The Fair Head Cliffs are Northern Ireland’s most impressive. They’re also the tallest, rising 196m (643 feet) above the sea.

They’re a handy 15-minute spin from Murlough Bay and they’re also the closest point to Rathlin Island.

This is a place for those that fancy a ramble. If you don’t, continue on to Ballycastle! There’s a well-maintained paid car park on-site (here on Maps).

You’ll find an info board in the car park with details of the four different trails. Please stay well away from the cliff edge.


What to do after the Torr Head Drive

Causeway Coastal Route Drive

One of the beauties of the Torr Head Drive is, that when you’ve finished, you’re a stone’s throw from some of the best things to do in Antrim.

Here are a handful of things to do close to the route:

1. On the Ballycastle side

Carrick-a-rede from different angles

Photos via Shutterstock

Hop out in Ballycastle, grab a coffee or a bite (ANZAC BAR is excellent) and then head for a saunter along Ballycastle Beach.

From the town, you can grab the 25-minute ferry over to Rathlin Island which is home to puffins, seals and plenty of trails.

Or, a short 10-minute drive will take you to the Carrick-a-Rede Rope Bridge while further along the coast you’ll find the Old Bushmills Distillery, the Giant’s Causeway and Dunluce Castle.


2. On the Cushendun side

Cushendun Caves

Photos via Shutterstock

Cushendun Beach and the Cushendun Caves should be your first couple of stops. The, you have the Antrim Glens to explore.

See the waterfalls in Glenariff Forest Park or take the stroll up to nearby Cranny Falls.

Continue on for a tour of Glenarm Castle or make your way towards Belfast, stopping at the Gobbins and Carrickfergus Castle.


FAQs about the Torr Head Drive

We’ve had a lot of questions over the years asking about everything from where does the Torr Head Drive start to whether or not it’s dangerous.

In the section below, we’ve popped in the most FAQs that we’ve received. If you have a question that we haven’t tackled, ask away in the comments section below.

Is the Torr Head Drive dangerous?

If you take your time, use caution and drive carefully then no. However, on a misty day, parts of the route become almost completely covered so yes, it can be dangerous.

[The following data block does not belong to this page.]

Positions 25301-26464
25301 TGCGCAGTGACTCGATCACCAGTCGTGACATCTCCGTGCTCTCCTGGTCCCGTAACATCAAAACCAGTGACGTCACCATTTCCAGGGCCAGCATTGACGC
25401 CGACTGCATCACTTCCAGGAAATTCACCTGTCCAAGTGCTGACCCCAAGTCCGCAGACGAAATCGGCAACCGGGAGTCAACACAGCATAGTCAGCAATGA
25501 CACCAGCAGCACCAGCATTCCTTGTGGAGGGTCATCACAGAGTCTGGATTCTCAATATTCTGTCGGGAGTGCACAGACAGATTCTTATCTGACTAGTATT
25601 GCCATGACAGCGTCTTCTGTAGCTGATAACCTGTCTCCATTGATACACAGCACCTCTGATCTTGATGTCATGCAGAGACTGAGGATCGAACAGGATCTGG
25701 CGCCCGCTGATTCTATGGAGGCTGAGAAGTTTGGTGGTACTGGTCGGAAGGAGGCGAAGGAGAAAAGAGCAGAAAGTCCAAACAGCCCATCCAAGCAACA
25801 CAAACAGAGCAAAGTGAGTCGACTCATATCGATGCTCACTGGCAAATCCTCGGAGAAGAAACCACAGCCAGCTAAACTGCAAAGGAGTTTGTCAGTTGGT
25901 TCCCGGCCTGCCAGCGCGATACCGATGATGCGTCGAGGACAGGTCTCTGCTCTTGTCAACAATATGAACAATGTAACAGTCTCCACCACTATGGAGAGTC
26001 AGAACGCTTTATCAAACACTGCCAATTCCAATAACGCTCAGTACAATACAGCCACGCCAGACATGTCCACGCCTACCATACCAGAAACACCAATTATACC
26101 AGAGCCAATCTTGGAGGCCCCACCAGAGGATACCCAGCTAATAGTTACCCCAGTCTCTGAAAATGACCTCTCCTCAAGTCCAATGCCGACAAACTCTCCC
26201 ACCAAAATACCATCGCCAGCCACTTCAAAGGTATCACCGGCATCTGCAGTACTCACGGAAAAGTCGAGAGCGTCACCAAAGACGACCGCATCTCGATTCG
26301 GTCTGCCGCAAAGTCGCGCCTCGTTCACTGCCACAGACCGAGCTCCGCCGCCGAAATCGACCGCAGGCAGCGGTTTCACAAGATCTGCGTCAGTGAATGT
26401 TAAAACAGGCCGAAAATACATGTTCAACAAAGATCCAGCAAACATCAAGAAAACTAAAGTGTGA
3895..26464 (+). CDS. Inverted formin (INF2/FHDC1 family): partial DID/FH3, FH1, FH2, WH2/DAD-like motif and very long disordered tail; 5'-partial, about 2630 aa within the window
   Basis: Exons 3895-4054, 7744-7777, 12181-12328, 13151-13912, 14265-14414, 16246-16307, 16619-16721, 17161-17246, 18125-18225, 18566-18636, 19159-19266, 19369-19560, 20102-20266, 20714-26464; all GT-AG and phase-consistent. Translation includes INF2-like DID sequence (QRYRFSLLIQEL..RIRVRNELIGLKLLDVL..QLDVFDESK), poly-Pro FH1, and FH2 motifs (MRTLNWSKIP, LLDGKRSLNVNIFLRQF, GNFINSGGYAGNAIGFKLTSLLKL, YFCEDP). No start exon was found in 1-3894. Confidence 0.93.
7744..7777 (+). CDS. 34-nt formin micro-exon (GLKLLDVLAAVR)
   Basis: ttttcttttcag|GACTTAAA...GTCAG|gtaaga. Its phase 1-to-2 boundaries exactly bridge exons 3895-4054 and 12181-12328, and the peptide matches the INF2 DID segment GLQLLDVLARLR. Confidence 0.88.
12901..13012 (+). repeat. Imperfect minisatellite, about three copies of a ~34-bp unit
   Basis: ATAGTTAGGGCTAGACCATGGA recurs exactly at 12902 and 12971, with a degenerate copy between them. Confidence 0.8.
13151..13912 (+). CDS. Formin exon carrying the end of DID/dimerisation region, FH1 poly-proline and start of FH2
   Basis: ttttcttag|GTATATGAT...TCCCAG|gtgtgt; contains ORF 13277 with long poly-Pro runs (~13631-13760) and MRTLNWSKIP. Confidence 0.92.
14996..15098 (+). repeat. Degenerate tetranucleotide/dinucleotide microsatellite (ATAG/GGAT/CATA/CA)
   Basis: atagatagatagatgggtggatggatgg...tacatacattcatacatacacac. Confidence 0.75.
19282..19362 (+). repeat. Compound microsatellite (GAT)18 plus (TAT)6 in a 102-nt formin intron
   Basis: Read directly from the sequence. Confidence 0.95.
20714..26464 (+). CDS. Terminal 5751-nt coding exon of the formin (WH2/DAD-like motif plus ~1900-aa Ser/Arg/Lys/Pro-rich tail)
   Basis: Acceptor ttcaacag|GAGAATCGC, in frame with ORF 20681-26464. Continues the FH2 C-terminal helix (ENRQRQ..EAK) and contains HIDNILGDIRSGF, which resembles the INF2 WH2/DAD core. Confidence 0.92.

Is Torr Head worth visiting?

Yes. This is a great detour on the Causeway Coastal Route. Especially if you visit on a clear day when you can soak up views of Scotland.

Is there parking at Torr Head in Northern Ireland?

There’s parking at the end of the hill, yes. Note: if you’re visiting during he busy summer months the car park can fill up quickly.


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Rosmarinus H

Thursday 23rd of February 2023

Hello, we are just back from there. A couple of elderly pensioners! The views are spectacular but the road/drive itself no good for the heart! We did it, despite a tractor in the way - then we rounded a blind narrow bend to find a chap who had stopped his car to take pictures. At the end of the day, it is steep, it is scary, you really must be careful but I am so glad we did it. Enjoy....

Phyllis Ryan

Sunday 30th of January 2022

Is torc head drive doable in a vw t5 lwb campervan We’re hoping to go there this summer


Wednesday 13th of July 2022

@Phyllis Ryan, no sorry not suitable for camper vans, motorhones or coaches, the roads are too narrow and very very steep with sharp sudden bends in the road

Keith O'Hara

Monday 31st of January 2022

Hey Phyllis - I'm not sure to be honest. I do know that there's signs saying certain sized vehicles can't use the road, but I can't for the life of me remember which. Sorry - I know that's not much help!